A review of
by Atsuro Riley
In December of 2001, Atsuro Riley stepped onto the poetry scene, seemingly from out of nowhere, with a nearly perfected style. These were poems you would expect at the height of a poet’s career, poems in which previous efforts were transcended and everything mysteriously came together. Almost ten years later, Riley has released one of the most exciting and distinctive debut collections in years.
The main themes in Romey’s Order revolve around the essentials: family, food, birthplace, ethnicity, childhood exploration, and the natural world. Our guide is Romey, who, like Riley, is from the South Carolina Lowcountry, and who, also like Riley, is of mixed descent. Romey’s mother is Japanese and his father—usually shown with a bottle near at hand (and at one point seen “hounddog-digging buried half-pints from the woods”)—is Caucasian American. Romey is a sensitive, imaginative, sometimes scampish young boy. He observes, considers, and explores, and these experiences seem to “make sense” to the extent that they find articulation—especially articulation through the sounds and rhythms of language (more on that in a moment).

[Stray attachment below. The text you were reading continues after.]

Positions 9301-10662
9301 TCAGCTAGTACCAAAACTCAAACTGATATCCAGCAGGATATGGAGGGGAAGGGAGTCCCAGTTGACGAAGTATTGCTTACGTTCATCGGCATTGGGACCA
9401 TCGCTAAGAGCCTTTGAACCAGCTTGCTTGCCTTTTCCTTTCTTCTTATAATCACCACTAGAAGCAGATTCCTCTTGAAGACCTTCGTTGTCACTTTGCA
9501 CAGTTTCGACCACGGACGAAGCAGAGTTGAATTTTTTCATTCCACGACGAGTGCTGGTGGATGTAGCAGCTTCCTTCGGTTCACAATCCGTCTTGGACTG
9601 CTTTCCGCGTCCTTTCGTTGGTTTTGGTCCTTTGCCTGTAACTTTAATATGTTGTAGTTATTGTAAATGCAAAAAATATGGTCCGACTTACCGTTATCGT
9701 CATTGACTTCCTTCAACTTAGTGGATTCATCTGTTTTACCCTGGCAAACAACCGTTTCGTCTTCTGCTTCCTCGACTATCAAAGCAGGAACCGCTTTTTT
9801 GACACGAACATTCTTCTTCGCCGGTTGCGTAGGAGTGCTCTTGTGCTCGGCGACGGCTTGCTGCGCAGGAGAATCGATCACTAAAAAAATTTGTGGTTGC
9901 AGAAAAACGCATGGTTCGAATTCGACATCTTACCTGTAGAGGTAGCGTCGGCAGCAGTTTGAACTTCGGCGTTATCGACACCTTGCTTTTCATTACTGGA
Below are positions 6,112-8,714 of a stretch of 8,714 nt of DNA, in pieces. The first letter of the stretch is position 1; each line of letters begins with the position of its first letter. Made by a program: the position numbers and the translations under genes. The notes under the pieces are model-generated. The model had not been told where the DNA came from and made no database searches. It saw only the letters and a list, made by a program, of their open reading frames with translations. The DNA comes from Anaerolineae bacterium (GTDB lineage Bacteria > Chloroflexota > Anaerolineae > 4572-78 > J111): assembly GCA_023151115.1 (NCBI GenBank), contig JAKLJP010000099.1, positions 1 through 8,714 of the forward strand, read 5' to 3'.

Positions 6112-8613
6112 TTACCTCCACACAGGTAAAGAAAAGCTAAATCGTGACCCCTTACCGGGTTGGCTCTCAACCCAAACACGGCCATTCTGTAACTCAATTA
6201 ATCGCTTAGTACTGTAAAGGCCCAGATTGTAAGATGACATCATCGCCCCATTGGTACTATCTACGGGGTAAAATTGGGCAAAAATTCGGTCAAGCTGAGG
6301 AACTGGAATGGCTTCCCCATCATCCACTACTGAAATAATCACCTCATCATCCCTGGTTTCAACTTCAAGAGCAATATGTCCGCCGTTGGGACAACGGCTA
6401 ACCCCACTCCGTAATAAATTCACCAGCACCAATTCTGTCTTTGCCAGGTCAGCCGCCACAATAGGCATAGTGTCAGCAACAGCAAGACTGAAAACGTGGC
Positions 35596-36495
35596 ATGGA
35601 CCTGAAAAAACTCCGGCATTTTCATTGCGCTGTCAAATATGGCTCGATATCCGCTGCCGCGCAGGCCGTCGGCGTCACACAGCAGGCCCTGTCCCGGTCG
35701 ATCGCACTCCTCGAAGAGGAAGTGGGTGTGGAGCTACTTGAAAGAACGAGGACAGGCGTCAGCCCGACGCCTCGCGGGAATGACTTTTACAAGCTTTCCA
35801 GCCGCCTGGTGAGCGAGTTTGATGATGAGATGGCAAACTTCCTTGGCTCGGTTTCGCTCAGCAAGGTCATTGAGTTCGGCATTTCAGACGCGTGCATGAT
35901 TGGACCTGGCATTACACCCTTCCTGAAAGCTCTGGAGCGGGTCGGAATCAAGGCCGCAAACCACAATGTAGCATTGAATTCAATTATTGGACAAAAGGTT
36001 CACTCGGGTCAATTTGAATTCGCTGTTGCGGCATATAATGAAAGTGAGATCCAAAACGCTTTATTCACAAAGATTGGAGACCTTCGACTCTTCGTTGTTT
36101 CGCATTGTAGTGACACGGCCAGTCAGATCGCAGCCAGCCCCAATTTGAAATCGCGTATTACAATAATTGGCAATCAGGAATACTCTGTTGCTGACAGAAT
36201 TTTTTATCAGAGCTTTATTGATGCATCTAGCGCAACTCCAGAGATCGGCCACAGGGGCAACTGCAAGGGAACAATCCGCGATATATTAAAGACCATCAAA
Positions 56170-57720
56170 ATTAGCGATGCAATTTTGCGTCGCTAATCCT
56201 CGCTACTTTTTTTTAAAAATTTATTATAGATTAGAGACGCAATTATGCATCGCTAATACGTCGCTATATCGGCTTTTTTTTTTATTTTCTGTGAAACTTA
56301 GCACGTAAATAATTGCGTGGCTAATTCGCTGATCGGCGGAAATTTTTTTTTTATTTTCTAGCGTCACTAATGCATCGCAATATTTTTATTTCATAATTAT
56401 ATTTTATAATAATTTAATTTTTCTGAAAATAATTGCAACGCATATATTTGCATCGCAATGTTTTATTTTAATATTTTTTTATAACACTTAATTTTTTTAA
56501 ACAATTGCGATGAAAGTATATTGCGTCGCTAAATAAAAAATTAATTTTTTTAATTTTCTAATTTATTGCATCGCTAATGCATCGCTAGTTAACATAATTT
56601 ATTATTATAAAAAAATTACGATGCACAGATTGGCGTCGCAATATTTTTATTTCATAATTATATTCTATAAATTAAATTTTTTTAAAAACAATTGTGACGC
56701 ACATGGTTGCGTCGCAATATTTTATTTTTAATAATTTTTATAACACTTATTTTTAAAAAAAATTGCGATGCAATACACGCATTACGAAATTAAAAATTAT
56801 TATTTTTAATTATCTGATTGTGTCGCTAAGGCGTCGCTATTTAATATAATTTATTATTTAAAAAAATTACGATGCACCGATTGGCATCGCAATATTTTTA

A book of perceptions, Romey’s Order is almost purely descriptive, the poems almost completely grounded in the sensory, the material. “Our (in-warped) wooden porch-door is kick-scarred and splintering,” Riley writes. “The hinges of it rust-cry and -rasp in time with every Tailspin-wind, and jamb-slap (and after-slap), and shudder.”
We hope you enjoy this excerpt.
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